These rules are the operative principles that govern shame-based families:
One must be in control of all interactions, feelings and personal behaviours at all times. Control is the major defense against shame-based feelings.
Always be right in everything you do. Avoidance of negative judgment or criticism – or any suggestion that you’re less than perfect – is the organizing principle of life.
Whenever things don’t turn out as planned, blame others and self-righteously defend yourself at all costs, although occasionally you can blame and denigrate yourself as well.
* Denial of the five freedoms
The five freedoms, first enunciated by Virginia Satir, describe a fully functional person: the power to perceive, to think and interpret; to feel; to want and chose; and to imagine. In shame-based families, the rule says you shouldn’t perceive, think, feel, desire or imagine the way you do. You should do these the way the perfectionist ideal demands.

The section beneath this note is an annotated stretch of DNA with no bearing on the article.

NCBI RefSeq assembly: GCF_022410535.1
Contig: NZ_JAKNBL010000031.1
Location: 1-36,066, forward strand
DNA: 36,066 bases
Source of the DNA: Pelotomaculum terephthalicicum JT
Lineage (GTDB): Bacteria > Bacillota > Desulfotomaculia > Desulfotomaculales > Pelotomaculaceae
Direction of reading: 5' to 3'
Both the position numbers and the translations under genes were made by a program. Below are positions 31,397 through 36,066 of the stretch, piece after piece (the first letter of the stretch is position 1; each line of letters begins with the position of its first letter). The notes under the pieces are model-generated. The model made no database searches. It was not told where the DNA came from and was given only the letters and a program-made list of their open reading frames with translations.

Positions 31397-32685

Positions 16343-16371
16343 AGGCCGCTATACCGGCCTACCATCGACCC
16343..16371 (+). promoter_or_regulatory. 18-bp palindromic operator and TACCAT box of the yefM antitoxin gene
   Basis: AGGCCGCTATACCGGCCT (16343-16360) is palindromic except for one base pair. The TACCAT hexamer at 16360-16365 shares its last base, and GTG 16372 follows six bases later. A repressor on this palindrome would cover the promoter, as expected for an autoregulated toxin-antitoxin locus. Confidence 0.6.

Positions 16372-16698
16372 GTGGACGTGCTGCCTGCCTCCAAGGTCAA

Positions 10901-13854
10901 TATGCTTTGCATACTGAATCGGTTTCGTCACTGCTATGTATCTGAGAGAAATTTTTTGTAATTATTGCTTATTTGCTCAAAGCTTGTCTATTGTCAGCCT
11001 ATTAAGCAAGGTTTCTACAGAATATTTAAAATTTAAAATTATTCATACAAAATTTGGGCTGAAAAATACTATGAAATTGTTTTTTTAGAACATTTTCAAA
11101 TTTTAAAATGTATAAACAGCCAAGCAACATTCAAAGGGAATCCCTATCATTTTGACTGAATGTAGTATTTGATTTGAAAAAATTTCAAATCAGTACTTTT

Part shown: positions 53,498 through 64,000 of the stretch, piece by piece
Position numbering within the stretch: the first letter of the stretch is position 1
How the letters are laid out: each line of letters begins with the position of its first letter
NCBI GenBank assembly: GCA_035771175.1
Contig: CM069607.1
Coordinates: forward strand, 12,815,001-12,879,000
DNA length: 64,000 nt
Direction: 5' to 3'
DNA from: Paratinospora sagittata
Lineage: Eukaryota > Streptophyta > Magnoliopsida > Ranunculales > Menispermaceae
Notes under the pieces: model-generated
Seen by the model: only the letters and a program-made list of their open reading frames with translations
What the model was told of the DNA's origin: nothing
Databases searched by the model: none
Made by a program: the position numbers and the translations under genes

* The no-talk rule
This rule prohibits the full expression of any feeling, need or want. So no one speaks of his/her loneliness, sense of self-rupture or feelings of not measuring up.
* Don’t make mistakes
Errors reveal the flawed, vulnerable self. To acknowledge a mistake is to open one’s self up to judgment, criticism and the implication that you’re not good enough. So cover up your own mistakes and if someone else makes a mistake, shame him.
* Low trust
Don’t trust anyone. That way, you’ll never be disappointed. If I can’t trust my parents to show me how valued I am, I cannot trust anyone.